The most effective strategy to avoid altitude sickness is to give yourself ample time to climb Kilimanjaro. However, there are some additional tactics that can aid in effective acclimatization.
The acclimatization guide of “climb high and sleep low”
Climb high, and sleep low is a highly efficient acclimatization technique for preventing the onset of altitude sickness. It simply means moving up to a new elevation before descending for the night to a somewhat lower level.
On the Lemosho route, you only do this once: on Day 3 or 4 (depending on your schedule), you ascend to Lava Tower (4,630 m) for lunch before descending to Barranco Camp (3,976 m) for the night.
On the Lemosho route, Lava Tower is an excellent place to stop for lunch.
A high and then a low campsite
Barranco Camp on the eight-day Lemosho is really at a lower height than Moir Hut, where you would have slept the night before.
Another method of acclimatization is to have you spend the night sleeping at a lower elevation than you did the night before.
In contrast to other Kilimanjaro routes, the Northern Circuit actually involves two nights of height decline during the ascent. For example, after sleeping at Moir Hut (4,206 m) on Day 4, you next spend the night at POFU Camp (4,033 m) on Day 5, and on Day 6 at Third Cave. Although it may seem a little counterintuitive, these slight drops in altitude actually aid in acclimatization and get your body ready for the significant ascent that will occur on Day 7 at the base camp known as Kibo Hut.
The finest Kilimanjaro acclimatization plan is the Northern Circuit
The elevation of POFU Camp is actually lower than Moir Hut, where you spent the previous night.
Which route has a higher summit success rate?
Out of all the Kilimanjaro routes, the Northern Circuit has the greatest summit success rate, at almost 90%. This is due to the fact that it provides the most gradual ascent, which lowers the likelihood of altitude sickness. If you’ve never engaged in high-altitude trekking, this is unquestionably your best option for making it to the summit!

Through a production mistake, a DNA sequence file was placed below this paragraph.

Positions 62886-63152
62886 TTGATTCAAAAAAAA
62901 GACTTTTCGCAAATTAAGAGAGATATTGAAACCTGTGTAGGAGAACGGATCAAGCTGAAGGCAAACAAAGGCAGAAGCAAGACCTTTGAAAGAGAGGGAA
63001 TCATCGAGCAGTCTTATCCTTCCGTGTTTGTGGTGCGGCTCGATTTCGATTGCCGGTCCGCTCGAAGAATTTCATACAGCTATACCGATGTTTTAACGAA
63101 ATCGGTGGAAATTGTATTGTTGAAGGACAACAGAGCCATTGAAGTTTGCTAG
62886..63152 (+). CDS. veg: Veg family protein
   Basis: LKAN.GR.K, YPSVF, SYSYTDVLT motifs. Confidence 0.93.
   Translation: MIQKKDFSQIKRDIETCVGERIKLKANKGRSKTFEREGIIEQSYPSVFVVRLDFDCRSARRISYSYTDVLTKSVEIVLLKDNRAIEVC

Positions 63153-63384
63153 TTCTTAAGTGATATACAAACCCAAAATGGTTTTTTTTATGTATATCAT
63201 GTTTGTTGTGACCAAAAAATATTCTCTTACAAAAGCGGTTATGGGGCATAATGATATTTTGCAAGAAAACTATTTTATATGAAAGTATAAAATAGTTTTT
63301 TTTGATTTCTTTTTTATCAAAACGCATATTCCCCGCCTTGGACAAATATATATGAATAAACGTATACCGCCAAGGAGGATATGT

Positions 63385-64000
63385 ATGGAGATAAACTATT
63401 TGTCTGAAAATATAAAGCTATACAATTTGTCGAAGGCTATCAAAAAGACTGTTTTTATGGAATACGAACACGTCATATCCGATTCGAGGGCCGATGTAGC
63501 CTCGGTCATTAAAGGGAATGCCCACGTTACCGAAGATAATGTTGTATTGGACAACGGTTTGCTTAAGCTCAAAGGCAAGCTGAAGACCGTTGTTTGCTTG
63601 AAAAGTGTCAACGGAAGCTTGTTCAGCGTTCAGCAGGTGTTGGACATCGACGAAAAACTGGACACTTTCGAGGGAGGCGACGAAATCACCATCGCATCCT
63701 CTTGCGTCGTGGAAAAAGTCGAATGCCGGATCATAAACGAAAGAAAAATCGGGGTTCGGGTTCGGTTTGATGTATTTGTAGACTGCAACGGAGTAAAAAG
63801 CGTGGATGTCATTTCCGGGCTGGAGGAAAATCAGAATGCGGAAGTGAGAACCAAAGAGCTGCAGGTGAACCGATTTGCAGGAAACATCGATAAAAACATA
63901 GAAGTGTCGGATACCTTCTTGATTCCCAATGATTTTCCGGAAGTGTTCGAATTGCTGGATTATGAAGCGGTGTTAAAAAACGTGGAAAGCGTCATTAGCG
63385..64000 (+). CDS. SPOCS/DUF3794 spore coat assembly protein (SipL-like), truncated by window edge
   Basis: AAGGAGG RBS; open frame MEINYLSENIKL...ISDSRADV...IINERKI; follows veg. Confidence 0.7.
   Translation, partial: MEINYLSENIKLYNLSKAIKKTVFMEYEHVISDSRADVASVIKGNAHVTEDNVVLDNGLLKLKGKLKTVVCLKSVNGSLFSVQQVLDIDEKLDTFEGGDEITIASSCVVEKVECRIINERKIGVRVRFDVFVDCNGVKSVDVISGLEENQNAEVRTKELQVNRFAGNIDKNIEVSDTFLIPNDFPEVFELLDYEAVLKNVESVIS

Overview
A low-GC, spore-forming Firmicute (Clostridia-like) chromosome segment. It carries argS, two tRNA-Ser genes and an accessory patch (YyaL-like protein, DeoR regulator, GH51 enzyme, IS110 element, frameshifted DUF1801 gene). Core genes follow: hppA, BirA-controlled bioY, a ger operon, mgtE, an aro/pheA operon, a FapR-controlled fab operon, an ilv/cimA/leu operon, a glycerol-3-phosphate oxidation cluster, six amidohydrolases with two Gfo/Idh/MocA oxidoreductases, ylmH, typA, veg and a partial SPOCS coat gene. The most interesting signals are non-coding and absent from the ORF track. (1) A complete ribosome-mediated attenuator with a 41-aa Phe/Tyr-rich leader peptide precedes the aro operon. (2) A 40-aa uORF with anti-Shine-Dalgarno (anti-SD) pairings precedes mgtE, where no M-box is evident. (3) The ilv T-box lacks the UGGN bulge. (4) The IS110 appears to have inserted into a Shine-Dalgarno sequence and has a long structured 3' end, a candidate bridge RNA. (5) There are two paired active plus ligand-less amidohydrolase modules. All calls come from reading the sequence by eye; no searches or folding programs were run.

The biggest reason why so many climbers fail to reach the top of Kilimanjaro is by far altitude sickness. Avoid being one of them!
Around 80% of climbers who attempt the eight-day Lemosho successfully reach the summit. Although it is obviously lesser than that of its eight-day sibling, the seven-day Lemosho has a respectable peak success rate. We advocate the eight-day Lemosho over the seven-day alternative because of this. Do the additional day to improve your chances of summiting Kilimanjaro if you’re going to spend the time, money, and effort necessary.
Similarities between Lemosho & Northern Circuit
There are some similarities between these routes on the mountain.
- Both routes begin at Lemosho Gate (2,100 m).
- Both trails meet at the summit’s Stella Point before masking way to the summit, Uhuru Peak
- Both Routes descend via the Mweka Route before you exit using the Mweka Gate
- Both routes offer a high summit success rate
- Both routes are scenic and long
The Barranco Wall
The toughest part of the climb up Kilimanjaro is the Barranco Wall, which you must occasionally ascend on your hands and knees. On the Lemosho, you may climb Barranco Wall, but not on the Northern Circuit.
This is an important distinction that can make a difference for someone who is afraid of heights. Barranco Wall is quite doable, as you can see in the video on the how to climb the Barranco Wall page. However, if you’re afraid of heights, the Northern Circuit may be the right choice for you. You can climb Kilimanjaro with confidence knowing there won’t be any steep sections.
Our two preferred Kilimanjaro itineraries are the Lemosho and the Northern Circuit. Because both are exceptionally attractive and have the highest peak success percentages, we state this. After all, the goal of every Kilimanjaro climber is to reach the top!
We advise anyone who is somewhat new to high-altitude hiking to choose the Northern Circuit if they can afford it out of the two (the extra day on the mountain means the route costs a little more). Since altitude sickness has no regard for age, fitness level, or general health, there is no way for a beginner to predict with certainty how the altitude will impact them.
On the other hand, if you are accustomed to high altitudes, have a limited budget, are eager to climb Barranco Wall, or simply like the Lemosho for whatever reason, we advise going with the eight-day Lemosho route. We favor the eight-day Lemosho over the seven-day Lemosho since the latter doesn’t often offer enough time for appropriate acclimatization, as was previously mentioned.
Whatever route you decide to take, we hope you’ll think about climbing with Tranquil Kilimanjaro; we’d love to show you around our favorite mountain!